Varghese Summersett

When clients call our law firm to discuss intoxication offenses, they often use the words DUI and DWI interchangeably. However, these two offenses are not the same thing in Texas. A DUI is reserved solely for people under the age of 21, while a person of any age can be charged DWI as long as certain elements are met.

To be sure, both offenses can have long-lasting future implications. That’s why it is so important to contact an experienced criminal defense attorney if you or a loved one has been arrested on a DUI, DWI or any other intoxication offense.

In this article, we are going to explain the difference between DUI and DWI in Texas and what you should do if you or a loved one has been arrested for an intoxication crime. But first please take a moment and watch this video by experienced Fort Worth DUI lawyer Anna Summersett, who is also board certified in criminal law.

What is a DUI in Texas?

In Texas, DUI stands for Driving Under the Influence.  A person commits the offense of DUI if he or she is under the age of 21 and drives with any detectible amount of alcohol in their system. This offense only applies to individuals who have not reached the legal drinking age. This can be confusing because “DUI” in many other states means something very different. In most states “DUI” is the equivalent of a DWI in Texas.

What is a DWI in Texas?

In Texas, DWI stands for Driving While Intoxicated. A person commits the offense of DWI if he or she operates a motor vehicle while intoxicated. Intoxication means the driver has a blood alcohol concentration of a .08 or greater or has lost the normal use of their mental and physical faculties due to the introduction of any substance into their body, including alcohol, illicit drugs or prescription drugs. A person can be charged with DWI at any age.

What are the differences between a DUI and DWI in Texas?

In this table, our Fort Worth DUI lawyer breaks down the main differences between a DWI and a DUI in Texas, including the offense, punishment and license suspensions.

Driving Under the Influence (DUI)Driving While Intoxicated (DWI)
Applies to drivers under 21Age is not a factor
Charges stem from alcohol use onlyCharges stem from any intoxicant, including alcohol, illicit drugs and prescription drugs
Class C Misdemeanor, punishable by a maximum $500 fineClass B Misdemeanor, punishable by 3 to 180 days in the county jail
60 day license suspension90 to 180 day license suspension
Section 106.041 Texas Alcoholic Beverage CodeChapter 49.04, Texas Penal Code

Not Guilty DWI

How much does a Fort Worth DWI attorney cost in Texas?

Quality representation for an experienced DWI lawyer will cost between $5,000-$25,000 pre-trial in most cases in Texas. The amount will depend on the quality and experience of the lawyer, as well as the facts and circumstances of the case. For the best possible outcome, you want an experienced attorney who has a proven track record of successful results.

Can a DUI be dismissed in Texas?

DUI cases can and do get dismissed. A great resolution, such as dismissal, depends on the a number of factors, including the quality of the defense lawyer, the reasonableness of the prosecutor, and the strength of the evidence. In some jurisdictions, prosecutors will rarely, if ever, consider a dismissal. To learn more about dismissals in Fort Worth and the surrounding areas, please call our office at 817-203-2220 for a free consultation with a Fort Worth DUI lawyer.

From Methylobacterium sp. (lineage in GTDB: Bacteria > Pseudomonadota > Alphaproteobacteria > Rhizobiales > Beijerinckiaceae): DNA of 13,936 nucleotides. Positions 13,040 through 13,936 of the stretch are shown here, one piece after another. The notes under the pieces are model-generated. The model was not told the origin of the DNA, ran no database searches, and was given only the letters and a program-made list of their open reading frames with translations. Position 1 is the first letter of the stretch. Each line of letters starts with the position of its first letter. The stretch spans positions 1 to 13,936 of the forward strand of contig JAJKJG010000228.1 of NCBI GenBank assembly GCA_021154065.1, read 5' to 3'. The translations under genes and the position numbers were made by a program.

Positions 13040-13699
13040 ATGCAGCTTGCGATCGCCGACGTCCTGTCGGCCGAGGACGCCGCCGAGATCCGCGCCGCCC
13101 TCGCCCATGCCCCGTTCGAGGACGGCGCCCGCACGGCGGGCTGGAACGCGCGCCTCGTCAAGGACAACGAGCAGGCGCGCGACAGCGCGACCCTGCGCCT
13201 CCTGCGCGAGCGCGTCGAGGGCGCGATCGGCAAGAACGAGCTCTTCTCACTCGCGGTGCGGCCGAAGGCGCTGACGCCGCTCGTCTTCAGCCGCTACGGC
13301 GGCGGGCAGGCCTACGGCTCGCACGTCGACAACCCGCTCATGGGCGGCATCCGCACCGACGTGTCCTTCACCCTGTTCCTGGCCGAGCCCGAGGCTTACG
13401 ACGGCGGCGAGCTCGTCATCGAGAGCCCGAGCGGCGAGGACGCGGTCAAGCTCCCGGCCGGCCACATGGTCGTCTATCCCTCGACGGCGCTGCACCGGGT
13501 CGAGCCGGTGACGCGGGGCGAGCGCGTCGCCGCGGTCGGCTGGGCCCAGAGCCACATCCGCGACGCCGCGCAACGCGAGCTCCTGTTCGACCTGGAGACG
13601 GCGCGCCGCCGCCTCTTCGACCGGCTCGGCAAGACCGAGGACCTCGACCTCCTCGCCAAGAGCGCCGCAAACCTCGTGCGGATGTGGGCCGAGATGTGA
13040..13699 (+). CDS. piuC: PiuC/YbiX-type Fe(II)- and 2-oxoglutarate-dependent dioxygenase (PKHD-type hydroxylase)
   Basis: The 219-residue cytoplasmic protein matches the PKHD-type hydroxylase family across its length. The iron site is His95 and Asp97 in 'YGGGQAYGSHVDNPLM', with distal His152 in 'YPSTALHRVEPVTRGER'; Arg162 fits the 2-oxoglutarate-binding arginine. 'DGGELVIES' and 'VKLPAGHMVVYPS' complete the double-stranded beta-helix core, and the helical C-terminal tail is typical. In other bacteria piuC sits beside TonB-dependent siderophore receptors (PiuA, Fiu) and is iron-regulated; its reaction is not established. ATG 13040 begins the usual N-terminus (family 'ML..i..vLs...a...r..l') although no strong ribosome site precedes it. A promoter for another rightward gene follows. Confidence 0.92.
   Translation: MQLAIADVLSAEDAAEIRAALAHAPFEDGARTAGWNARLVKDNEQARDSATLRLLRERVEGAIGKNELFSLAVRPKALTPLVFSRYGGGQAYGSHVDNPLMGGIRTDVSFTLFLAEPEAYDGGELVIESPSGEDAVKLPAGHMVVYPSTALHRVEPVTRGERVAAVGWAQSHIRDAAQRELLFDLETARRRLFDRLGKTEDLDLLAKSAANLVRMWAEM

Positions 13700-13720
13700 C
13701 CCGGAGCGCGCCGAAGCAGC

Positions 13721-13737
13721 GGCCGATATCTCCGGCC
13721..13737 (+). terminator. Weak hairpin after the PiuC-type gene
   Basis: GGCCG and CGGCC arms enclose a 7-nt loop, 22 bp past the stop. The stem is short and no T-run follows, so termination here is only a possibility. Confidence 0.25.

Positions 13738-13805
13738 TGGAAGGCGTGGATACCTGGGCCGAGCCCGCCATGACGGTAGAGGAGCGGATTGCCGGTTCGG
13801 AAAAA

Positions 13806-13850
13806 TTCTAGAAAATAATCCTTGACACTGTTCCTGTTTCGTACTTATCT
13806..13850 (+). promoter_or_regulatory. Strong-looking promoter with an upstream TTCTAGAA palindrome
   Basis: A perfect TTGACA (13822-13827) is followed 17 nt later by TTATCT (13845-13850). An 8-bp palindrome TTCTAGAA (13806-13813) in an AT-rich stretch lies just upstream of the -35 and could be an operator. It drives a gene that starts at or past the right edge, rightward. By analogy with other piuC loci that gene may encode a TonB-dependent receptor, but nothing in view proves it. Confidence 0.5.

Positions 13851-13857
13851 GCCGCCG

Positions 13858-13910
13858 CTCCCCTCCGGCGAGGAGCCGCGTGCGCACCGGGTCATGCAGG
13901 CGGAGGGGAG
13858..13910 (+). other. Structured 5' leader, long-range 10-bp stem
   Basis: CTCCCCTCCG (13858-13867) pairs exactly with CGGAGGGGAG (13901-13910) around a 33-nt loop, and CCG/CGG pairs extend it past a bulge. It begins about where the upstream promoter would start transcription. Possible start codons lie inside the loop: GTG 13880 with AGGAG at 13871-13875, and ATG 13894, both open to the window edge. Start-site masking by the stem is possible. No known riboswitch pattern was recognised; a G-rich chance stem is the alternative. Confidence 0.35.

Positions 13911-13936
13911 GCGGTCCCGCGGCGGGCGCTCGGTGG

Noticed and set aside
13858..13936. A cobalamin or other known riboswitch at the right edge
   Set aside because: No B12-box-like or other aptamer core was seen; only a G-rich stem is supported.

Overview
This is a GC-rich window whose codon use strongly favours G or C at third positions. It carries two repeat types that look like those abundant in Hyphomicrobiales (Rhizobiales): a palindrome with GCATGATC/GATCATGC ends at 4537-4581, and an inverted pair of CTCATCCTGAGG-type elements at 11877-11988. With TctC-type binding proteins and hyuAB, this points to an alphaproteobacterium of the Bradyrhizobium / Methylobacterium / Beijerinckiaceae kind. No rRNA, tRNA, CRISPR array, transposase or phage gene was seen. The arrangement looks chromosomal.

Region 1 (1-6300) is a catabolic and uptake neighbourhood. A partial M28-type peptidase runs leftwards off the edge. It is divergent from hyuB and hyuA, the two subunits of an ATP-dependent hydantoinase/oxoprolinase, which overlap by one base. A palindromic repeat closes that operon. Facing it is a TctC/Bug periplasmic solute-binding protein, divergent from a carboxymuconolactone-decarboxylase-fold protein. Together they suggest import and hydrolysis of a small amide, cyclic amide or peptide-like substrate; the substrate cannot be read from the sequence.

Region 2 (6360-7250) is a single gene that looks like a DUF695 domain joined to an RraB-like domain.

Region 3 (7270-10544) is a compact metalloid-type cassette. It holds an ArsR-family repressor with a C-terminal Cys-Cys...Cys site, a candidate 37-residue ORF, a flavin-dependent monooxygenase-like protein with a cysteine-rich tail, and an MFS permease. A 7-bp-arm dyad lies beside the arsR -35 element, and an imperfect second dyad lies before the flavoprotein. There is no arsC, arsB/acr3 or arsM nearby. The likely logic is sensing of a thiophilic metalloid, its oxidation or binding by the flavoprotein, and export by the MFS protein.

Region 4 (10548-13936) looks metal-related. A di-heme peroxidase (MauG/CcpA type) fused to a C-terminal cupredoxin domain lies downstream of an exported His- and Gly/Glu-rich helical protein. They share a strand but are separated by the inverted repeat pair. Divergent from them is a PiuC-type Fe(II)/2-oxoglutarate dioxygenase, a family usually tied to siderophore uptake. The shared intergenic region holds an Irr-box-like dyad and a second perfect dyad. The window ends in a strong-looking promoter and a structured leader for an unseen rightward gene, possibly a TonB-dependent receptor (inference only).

How do DWI cases get dismissed in Texas?

DWI cases are harder to get dismissed, but it does happen. We have a very thorough article on the most common ways to get a DWI dismissed, which you can check out here. Please also take a moment to watch this video by Board Certified Criminal Defense Lawyer Benson Varghese.

How do you find the best Fort Worth DUI Lawyer or DWI lawyer?

To find the best Fort Worth DUI lawyer or DWI lawyer, you need to put in the leg work. Read reviews, narrow down your list, and then contact them for a consultation. During the consultation ask important questions to ascertain their experience, skills, strategy and compassion. You don’t want to be treated like just a number when you are going through a difficult time in your life. Please take a moment to read our article, Five Steps to Finding the Best DWI/DUI Lawyer in 2022.

Speak to a Fort Worth DUI lawyer today.

If you or a loved one has been arrested for DUI or another intoxication offense in Fort Worth or the surrounding area, it’s imperative to contact an experienced defense attorney right away. That is the single most important thing you can do.

Our team of former prosecutors and board certified criminal law attorneys have handled thousands of intoxication offenses and have a proven record of success. We can help. Call 817-203-2220 for a free consultation with an experienced Fort Worth DUI lawyer.

Varghese Summersett

Fort Worth Sexual Assault Defense

If you have been accused of sexual assault in Fort Worth or the surrounding areas, what you do (or don’t do) next can impact the trajectory of your case and, ultimately, your life.

Sexual assault cases are usually built on the word of the alleged victim, often without corroborating evidence, so you will not help yourself by cooperating with police or giving your side of the story. They aren’t interested in fairness or getting to the truth. In fact, giving a statement to the police is the worst thing you can do right now.